When it was announced that the manga for Genshiken Second Generation (Genshiken Nidaime) would receive an anime, my excitement was tempered by a feeling that the anime would ultimately be a letdown, as it would suffer from comparisons to the original classic. NIS’s slick release of the Genshiken Second Generation DVD set, though, proves that while it’s no classic, this new series stands on its own merits.
For those unfamiliar, Genshiken traces the lives of members of the Society for the Study of Modern Visual Culture, a college otaku club whose associates are often rejects even among otaku. Though Second Generation has appearances by all the original cast, new members are featured in this season, including Hato, a cross-dressing fudanshi; Yajima, a surly fujoshi who disapproves of Hato’s cross-dressing; Yoshitake, a relentlessly and excitable fujoshi; and Sue, an American exchange student who speaks almost entirely in dialogue from various anime series.
This season centers on Hato, who is continuously dealing with his desire and need to cross-dress, and Madarame, one of the main characters of the original series, and both his adjustment into post-college life and undetermined and evolving relationship with Hato. These two storylines are dynamic and sometimes complex, but unfortunately, they’re not always particularly interesting. Hato and this Madarame are less compelling than the trio of Kasukabe, Sasahara, and Madarame in the earlier series.
Fundamentally, there’s a problem at the core of Second Generation: the two mains in this series are not as relatable as the three (four if you consider Ogiue) in the original show. Part of the magic of Genshiken was in taking a wide variety of characters, ranging from anime-obsessed Madarame to stylish, non-otaku Kasukabe, and infusing them with real emotions and thoughts, and in that way, creating characters that the audience can empathize with and relate to. In Second Generation, there’s such a heavy focus on fujoshi/fudanshi culture that a broader appeal is lost, while Hato’s struggles often felt unrealistic, and thus less relatable.
But while the series falls short of its predecessor, its by no means a failure.
Second Generation reaches it’s climax with the school festival episodes near it’s end, and these episodes are deftly done. A number of unexpected characters converge together at the festival and force our two protagonists to meet their demons head on. The scenes are again reminders that Genshiken is at it’s best when it reveals its characters are far more than caricatures.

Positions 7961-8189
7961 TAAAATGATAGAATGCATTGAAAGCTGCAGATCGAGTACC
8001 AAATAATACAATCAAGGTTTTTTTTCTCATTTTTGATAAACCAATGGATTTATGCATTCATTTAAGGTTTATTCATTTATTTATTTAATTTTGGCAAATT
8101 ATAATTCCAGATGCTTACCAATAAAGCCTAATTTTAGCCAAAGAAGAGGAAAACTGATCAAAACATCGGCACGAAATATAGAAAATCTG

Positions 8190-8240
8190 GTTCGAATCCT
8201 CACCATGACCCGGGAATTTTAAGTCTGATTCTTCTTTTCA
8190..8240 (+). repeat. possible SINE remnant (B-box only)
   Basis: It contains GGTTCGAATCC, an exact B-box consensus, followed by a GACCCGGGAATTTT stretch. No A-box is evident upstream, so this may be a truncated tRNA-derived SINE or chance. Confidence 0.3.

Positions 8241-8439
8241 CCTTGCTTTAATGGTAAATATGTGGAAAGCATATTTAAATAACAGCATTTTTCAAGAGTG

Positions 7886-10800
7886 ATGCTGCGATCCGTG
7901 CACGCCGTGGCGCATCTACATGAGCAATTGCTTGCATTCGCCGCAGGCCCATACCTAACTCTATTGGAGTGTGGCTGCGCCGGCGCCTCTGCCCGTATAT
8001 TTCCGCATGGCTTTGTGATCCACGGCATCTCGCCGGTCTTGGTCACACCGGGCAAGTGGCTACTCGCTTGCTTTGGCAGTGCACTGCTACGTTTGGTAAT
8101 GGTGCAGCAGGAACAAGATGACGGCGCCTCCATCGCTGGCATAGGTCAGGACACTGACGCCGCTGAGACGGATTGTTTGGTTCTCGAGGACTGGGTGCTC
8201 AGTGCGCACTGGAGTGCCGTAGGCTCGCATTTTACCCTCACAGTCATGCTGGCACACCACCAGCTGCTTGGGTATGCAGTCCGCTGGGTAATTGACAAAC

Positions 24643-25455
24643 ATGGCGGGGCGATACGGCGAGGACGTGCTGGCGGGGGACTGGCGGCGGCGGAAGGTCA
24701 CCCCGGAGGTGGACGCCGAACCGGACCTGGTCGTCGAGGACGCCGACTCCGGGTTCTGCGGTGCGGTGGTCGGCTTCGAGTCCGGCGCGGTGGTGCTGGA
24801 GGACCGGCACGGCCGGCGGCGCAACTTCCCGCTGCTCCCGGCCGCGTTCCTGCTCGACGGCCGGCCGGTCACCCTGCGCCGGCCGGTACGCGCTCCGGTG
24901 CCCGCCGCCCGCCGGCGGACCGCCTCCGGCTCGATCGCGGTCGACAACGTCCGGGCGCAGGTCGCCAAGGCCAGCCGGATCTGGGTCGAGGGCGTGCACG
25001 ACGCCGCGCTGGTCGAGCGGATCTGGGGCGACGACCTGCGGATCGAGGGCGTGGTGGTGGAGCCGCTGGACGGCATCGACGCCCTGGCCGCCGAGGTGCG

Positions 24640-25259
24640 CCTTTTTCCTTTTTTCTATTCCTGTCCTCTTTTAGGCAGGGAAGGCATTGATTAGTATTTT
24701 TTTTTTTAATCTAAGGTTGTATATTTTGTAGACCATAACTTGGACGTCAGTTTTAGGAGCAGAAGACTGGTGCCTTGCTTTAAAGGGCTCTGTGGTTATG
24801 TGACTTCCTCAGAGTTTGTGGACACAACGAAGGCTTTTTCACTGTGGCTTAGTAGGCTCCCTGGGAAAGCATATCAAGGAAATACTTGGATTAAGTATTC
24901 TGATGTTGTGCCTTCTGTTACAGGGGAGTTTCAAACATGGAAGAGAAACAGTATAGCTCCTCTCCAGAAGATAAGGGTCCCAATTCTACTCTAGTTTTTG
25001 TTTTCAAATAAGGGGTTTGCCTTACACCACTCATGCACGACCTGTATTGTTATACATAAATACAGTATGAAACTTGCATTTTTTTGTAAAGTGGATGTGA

The show’s themes are also significant – one consistently given is that people are far more than we make them to be, or that we might think they are. Hato obviously fits into this idea, but Madarame maybe demonstrates it even more strongly as Hato continuously misunderstands him; his misunderstandings of and off-the-cuff remarks about Madarame are a weighty source of both the drama and comedy in the show.
The new voice cast mostly does an admirable job (Jun Fukuyama as Kuchiki is especially a treat), though some voices don’t capture their characters as well as their predecessors’, namely those for Ohno and Ogiue. The music for Second Generation also isn’t quite up to par, falling short of the underrated soundtrack of the original series.
NIS does it’s usual wonderful job with aesthetics, putting together a nice box package for the series. It contains an art booklet which should appeal to Genshiken fans, presenting the series and its characters in a “very otaku” manner. The BD version of the series is also worthy of attention – the show looks absolutely gorgeous on Blu-Ray.
The regular readers of this blog will certainly need to consider the content of the show as they choose whether or not to watch. Yaoi plays a major role in Second Generation; it’s almost omnipresent in some form or another in every episode. In between being played for laughs, the show also seriously delves into questions about sexual orientation and cross-dressing. On the other hand, while not as thought-provoking as a series like Hourou Musuko, this show may cause you to think more deeply about issues that you would otherwise dismiss or quickly categorize without further thought.
While new seasons of all shows must deal with comparisons to the original, Genshiken Second Generation has it particularly tough as the continuation of a classic series. But on it’s own, Genshiken Second Generation is a unique, frequently funny, sometimes profound show whose climax will appeal to old-time fans and new ones alike. And if you’re already a fan, the NIS release is absolutely worth picking up.
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